- Jul 20, 2021
I completely agree. We are no where near what we fantasize about as true AI and it is all just machine learning at this point. It will be a long time before we get Rosie Jetson being sarcastic while she cleans our house.That said, I'm one of the hard-liners on the definition of AI, and I currently work with Machine Learning. I still argue that "AI" does not exist, and the "AI" referred to in, say, The Matrix, is a paradigm shift that doesn't exist and isn't even close to existing. But it probably will some day.
I don't think there is any stopping technology. We are going to push things as far as we can. Research and experimentation is in our nature. But just because it is there does not mean we should use it.
Kind of like what was said in the article, we are already moving in a direction of too much dependency on machine learning. It is hard not to make the leap from using facial recognition to spot criminals that some police departments are currently testing to the idea of the precrime division in Minority Report. I would rather head that off and stop it now than let it get that far and then try to close the gate after the horse has bolted.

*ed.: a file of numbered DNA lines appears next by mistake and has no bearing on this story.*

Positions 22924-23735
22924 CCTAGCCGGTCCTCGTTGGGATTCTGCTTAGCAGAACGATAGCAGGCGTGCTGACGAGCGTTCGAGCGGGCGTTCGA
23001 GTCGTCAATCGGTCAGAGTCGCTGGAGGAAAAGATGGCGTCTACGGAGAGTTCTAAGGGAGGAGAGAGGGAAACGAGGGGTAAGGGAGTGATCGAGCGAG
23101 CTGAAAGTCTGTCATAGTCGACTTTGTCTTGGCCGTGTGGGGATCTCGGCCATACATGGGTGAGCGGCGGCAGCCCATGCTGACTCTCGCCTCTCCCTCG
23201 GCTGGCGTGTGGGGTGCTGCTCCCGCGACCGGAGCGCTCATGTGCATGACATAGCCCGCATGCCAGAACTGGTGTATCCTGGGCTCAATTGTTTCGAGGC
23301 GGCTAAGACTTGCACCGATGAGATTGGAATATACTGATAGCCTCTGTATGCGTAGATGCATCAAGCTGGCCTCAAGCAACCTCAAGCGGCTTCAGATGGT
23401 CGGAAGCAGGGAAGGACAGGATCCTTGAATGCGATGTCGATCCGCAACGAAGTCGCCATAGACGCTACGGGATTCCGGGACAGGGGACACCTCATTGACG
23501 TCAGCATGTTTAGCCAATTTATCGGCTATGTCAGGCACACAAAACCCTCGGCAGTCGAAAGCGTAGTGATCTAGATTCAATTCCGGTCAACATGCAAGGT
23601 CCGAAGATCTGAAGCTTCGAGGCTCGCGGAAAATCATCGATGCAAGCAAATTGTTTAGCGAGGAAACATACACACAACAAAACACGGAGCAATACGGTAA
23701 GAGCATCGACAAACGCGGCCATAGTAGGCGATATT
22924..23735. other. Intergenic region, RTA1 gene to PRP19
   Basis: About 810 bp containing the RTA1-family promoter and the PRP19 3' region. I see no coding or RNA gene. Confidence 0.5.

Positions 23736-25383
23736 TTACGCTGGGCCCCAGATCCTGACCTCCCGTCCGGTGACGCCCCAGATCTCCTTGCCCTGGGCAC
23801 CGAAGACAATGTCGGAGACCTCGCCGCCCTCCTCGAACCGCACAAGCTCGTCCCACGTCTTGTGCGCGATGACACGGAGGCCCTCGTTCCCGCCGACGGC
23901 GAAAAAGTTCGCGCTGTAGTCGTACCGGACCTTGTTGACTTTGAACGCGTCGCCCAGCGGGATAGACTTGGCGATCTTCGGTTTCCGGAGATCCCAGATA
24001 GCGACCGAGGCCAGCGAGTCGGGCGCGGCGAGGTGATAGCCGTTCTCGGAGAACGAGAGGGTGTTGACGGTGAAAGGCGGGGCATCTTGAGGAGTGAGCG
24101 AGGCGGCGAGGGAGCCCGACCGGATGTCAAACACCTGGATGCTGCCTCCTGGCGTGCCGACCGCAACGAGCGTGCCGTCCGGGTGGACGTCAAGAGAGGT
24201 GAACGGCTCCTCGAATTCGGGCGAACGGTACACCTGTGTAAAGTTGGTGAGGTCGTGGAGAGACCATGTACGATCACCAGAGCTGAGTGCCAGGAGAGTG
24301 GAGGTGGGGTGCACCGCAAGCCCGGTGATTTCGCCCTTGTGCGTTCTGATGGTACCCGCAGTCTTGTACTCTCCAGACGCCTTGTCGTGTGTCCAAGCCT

A little closer to reality than AI controlling nukes would be the military using swarm bots. DARPA was talking about this while I was in college in the early 2000's which means they had been working on it even longer. Is one person controlling a single drone while AI controls the other drones with missiles and guns too far? How much autonomy do we give those AI's to make decisions while on a battle field? Do we make sure they complete the mission even if they loose the single pilot or loose comms with the home base?That said, we can do a few practical things, like not giving the AI control over nukes, so we'll at least hopefully not have a Judgement Day.